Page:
Political jargon, soundbites, double-talk, whatever you call it, politicians have bucketloads of it and over the next two weeks they will bombard us with all the stock clichés and responses they possess.
But of course what politicians say and what they really mean are different things altogether, so from now until February 25, if you hear candidates in Galway East and Galway West utter any or all of the following (printed in bold ), you will know just what they are really mean (printed in italics ).
“And I have strong views on this...”
My views are not so strong that they cannot be changed at a moment’s notice.
“The people will decide!”
I have no idea how the vote will turn out but I want to convey the impression that my view is the one that will win.
“I’m glad you asked me that question...”
You bastard! You would ask me that wouldn’t you!
“Hard decisions will have to be taken...”
Which doesn’t mean that we will, but if we do, we will ensure it is you, the taxpayer, who will suffer and not us nor anyone else in the social/political elite.
“The silent majority...”
We have no support but we want to convey the impression that we do.
We are too deluded to recognise we have no support.
“I’m looking forward to dealing with that question/issue/matter.”
They have me by the balls and I’ve no choice but to co-operate with them.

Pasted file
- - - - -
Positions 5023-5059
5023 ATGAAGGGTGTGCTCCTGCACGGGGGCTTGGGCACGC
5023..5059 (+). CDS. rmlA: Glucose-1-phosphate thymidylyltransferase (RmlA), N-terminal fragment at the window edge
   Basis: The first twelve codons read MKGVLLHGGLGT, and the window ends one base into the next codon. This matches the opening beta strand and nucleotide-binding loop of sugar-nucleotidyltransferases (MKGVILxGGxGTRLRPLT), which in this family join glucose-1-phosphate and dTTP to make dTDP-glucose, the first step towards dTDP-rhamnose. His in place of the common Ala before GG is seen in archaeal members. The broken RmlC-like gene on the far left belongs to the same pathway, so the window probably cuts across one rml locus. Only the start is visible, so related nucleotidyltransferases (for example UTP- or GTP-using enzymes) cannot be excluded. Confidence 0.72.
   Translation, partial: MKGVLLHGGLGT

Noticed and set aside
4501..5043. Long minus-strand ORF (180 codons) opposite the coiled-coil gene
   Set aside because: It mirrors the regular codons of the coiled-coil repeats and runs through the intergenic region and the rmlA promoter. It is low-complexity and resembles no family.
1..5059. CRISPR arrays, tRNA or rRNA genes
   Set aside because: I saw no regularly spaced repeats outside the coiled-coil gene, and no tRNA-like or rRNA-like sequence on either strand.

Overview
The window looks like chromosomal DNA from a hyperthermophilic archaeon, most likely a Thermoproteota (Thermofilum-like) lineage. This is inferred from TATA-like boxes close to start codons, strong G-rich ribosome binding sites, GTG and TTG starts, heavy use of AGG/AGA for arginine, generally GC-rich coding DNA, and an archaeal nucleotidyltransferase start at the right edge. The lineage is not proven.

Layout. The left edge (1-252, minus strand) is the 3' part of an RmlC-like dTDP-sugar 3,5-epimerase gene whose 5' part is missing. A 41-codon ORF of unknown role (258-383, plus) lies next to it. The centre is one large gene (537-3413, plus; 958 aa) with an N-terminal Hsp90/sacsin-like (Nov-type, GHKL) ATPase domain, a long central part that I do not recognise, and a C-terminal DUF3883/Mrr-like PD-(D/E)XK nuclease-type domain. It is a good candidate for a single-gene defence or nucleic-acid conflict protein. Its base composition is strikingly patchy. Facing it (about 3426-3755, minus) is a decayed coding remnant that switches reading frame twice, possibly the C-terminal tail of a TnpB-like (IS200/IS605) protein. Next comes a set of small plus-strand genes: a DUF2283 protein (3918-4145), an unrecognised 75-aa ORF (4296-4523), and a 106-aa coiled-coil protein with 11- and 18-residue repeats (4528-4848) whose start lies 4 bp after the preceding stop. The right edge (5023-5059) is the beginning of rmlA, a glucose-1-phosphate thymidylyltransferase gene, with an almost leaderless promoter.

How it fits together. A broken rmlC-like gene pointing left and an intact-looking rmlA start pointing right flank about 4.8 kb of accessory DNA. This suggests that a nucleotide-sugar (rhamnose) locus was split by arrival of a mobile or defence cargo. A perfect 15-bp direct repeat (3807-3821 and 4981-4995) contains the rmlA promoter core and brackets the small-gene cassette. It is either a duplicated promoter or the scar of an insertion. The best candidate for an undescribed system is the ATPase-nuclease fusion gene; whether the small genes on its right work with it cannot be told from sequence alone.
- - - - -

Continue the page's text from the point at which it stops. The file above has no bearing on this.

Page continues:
“The only result that counts is the election.”
The opinion poll results show we are heading for oblivion but I can’t admit that publicly.
I am in denial over the dreadfully low levels of support for the party.
“We will never go into coalition with them, ever!”
Not unless the price is right.
“And if you could transfer your next preference to my running mate...”
Screw him/her! Just make sure you give me the Number One.
“We need to invest in education, health, and infrastructure, tackle crime, and create jobs.”
It sounds good, people like it, and it’s so general I don’t have to do anything about it. Imagine after all these years, the public still falls for this one!
“We need to listen to what the public is saying on this issue.”
We are only pretending to listen. We have no intention of doing anything about it.
“If elected I will.../I promise that if I am elected...”
I will forget I ever made such a promise as soon as I get across the door of the Dáil.